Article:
With a climate change emergency, collapsing biodiversity and a global health crisis underway it is imperative that our urban spaces become healthier places for people and wildlife. The body of evidence linking pesticides to serious human health and environmental harms is growing, as is the movement to end their use.
‘Pesticides’ is a collective term for products designed to kill pests, including (but not limited to) herbicides (designed to kill plants), insecticides and fungicides. They aren’t just used on farms and in gardens but also in the amenity sector which includes towns and cities, sports pitches and transport infrastructure such as roads and railway tracks. The vast majority of pesticides used in the amenity sector are herbicides, designed to kill weeds and grasses growing in so called undesirable places. But, we no longer want manicured lawns, weed-free verges and sterile parks and playgrounds drenched in pesticides.
In light of this, and to support local authorities and other land managers in their move to making our towns and cities pesticide-free, we have published a new guide on sustainable alternatives to herbicides. The guide includes approaches to weed control ranging from letting plants grow wherever possible in order to support biodiversity to mechanical methods and new technology. It includes case studies of UK towns and cities that have already gone pesticide-free, details the benefits of switching to a non-chemical weed control approach and lists other useful resources and companies supplying herbicide-free alternatives.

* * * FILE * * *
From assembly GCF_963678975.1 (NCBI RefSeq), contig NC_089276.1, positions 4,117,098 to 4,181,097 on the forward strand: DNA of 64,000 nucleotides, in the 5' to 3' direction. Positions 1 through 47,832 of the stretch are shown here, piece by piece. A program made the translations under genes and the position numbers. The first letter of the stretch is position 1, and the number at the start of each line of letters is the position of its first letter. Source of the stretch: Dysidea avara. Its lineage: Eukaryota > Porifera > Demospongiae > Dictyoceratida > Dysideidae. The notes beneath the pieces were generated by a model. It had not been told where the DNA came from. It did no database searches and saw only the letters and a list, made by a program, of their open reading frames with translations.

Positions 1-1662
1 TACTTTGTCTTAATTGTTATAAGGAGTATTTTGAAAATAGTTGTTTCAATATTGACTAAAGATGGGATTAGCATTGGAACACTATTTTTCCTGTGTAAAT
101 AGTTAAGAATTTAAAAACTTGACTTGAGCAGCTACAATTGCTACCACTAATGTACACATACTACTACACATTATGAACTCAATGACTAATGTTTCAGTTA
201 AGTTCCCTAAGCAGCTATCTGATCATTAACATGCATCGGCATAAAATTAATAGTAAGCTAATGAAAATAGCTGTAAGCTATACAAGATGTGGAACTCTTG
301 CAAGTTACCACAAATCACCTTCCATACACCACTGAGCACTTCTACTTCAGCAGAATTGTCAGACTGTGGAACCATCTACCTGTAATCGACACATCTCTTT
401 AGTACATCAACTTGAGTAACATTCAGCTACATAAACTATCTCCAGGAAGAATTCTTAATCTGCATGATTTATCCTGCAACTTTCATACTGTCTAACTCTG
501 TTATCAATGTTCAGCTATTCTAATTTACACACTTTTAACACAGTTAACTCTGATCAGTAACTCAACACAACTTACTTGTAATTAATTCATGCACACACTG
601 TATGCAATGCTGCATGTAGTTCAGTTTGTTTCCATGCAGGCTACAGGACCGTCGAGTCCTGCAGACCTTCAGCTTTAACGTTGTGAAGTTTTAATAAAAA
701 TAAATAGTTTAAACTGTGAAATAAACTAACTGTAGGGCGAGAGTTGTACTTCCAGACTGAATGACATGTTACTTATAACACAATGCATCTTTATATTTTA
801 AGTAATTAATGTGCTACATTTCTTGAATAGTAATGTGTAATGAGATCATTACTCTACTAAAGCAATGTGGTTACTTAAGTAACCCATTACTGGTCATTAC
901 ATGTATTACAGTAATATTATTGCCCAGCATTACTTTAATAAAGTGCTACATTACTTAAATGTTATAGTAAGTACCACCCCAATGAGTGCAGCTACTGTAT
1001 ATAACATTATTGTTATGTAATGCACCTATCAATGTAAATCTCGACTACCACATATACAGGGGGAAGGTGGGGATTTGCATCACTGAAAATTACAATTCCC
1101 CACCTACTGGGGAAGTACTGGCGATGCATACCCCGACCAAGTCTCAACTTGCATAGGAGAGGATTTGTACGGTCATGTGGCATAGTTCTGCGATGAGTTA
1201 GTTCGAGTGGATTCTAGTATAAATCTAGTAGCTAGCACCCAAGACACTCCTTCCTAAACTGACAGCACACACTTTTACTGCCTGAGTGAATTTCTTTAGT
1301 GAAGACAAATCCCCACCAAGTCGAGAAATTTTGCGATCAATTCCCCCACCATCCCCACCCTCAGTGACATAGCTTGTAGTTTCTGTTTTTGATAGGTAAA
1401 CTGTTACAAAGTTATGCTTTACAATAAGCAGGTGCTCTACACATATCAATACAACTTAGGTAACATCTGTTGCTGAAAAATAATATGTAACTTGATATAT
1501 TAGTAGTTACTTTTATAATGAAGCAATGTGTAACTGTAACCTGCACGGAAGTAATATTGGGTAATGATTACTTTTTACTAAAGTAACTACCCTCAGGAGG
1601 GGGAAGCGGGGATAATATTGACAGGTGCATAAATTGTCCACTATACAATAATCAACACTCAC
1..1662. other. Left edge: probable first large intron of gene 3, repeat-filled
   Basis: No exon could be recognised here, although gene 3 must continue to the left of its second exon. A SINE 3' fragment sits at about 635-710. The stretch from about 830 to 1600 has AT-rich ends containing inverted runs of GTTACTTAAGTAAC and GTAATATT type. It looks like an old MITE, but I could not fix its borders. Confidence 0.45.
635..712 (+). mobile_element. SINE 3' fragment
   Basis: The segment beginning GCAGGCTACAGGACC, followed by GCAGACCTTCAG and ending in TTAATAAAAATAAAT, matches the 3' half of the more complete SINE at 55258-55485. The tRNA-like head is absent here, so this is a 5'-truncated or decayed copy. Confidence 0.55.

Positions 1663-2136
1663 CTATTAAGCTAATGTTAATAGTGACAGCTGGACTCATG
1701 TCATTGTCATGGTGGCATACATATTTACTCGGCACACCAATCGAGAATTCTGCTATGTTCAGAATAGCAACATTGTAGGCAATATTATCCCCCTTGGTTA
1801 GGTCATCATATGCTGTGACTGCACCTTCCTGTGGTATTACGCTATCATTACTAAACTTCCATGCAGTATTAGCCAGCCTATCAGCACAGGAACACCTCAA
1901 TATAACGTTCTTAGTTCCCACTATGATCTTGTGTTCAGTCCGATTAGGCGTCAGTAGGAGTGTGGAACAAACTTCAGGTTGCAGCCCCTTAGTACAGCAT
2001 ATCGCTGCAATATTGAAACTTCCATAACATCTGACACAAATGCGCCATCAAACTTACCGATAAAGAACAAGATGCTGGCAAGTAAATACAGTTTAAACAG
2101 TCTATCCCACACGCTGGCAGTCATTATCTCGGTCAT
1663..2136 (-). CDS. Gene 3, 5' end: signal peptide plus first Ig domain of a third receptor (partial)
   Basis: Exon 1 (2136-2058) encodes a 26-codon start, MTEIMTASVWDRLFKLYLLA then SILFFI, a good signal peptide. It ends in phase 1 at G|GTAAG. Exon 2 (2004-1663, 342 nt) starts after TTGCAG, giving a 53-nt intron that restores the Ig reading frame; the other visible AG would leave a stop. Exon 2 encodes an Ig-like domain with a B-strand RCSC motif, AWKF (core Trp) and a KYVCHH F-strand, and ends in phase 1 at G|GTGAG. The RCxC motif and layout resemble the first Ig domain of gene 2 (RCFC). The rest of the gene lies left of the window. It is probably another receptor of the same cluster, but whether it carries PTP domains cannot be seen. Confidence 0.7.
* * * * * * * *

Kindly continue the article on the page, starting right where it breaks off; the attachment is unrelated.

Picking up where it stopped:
In the UK, more than 65 councils, ranging from parish to district and county level, are already taking action to stop or significantly reduce their use of herbicides. But this guide is also relevant to all land managers with responsibility for weed control. Areas such as golf courses, railways, motorways, hospitals, housing and universities, to name a few, are all major users of herbicides and we hope that this guide will benefit them too.
If you have made the move to end or limit your use of pesticides we’d love to hear from you! #pesticidefreetowns